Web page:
WASHINGTON — On-the-job naps should be considered as part of a plan to address fatigue by air traffic controllers, airline pilots and others who work overnight shifts, a National Transportation Safety Board member said Monday.

There is an abundance of scientific studies that show short naps of between 20 and 30 minutes refresh workers suffering fatigue and help them remain alert when they return to their duties, NTSB member Mark Rosekind said. Rosekind is an internationally recognized fatigue expert who formerly worked for NASA and directed a sleep research center at Stanford University in Palo Alto, Calif.

“It should be on the table for consideration,” Rosekind told reporters at a briefing on the prevalence of fatigue among transportation workers.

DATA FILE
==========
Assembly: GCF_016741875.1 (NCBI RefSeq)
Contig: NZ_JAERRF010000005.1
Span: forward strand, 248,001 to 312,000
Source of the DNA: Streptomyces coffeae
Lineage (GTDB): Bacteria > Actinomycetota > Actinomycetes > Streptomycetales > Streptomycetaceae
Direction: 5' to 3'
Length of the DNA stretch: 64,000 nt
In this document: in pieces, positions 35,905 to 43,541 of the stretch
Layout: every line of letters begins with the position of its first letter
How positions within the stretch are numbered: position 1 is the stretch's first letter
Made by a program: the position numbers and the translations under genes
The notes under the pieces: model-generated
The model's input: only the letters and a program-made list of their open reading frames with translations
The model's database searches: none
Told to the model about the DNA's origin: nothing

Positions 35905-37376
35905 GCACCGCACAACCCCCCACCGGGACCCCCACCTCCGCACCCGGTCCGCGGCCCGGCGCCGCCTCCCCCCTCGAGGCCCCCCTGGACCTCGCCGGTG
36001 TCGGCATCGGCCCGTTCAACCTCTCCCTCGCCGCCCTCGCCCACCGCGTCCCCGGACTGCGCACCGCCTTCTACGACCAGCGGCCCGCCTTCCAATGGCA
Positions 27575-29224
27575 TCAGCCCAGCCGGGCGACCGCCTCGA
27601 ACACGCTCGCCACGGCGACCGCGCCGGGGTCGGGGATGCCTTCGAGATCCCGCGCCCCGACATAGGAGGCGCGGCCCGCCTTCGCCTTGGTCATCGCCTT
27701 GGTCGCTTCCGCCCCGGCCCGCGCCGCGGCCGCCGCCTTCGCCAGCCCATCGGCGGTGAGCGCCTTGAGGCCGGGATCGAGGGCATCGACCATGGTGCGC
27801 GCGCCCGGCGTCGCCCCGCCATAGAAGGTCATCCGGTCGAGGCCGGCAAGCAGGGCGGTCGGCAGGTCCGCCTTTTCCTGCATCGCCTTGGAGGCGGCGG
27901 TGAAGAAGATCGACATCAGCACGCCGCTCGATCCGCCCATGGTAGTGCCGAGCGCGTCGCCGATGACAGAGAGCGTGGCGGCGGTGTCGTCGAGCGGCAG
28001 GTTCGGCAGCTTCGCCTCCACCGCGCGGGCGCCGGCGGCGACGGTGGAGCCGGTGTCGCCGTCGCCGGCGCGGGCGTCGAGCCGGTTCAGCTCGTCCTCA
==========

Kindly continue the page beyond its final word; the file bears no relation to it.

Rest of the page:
Since late March, the Federal Aviation Administration has disclosed at least five cases of controllers falling asleep on the job.

The National Air Traffic Controllers Association is pressing FAA to allow naps during overnight shifts and during the 20- to 30-minute breaks controllers typically receive every few hours during day shifts.

The FAA’s longstanding practice has been to forbid any sleeping on the job, even while controllers are taking their break.

An FAA-union working group on fatigue among controllers recommended earlier this year that sleeping be allowed during daytime breaks and in prearranged conditions on overnight shift when there is another controller available to handle the duties of the napping controller.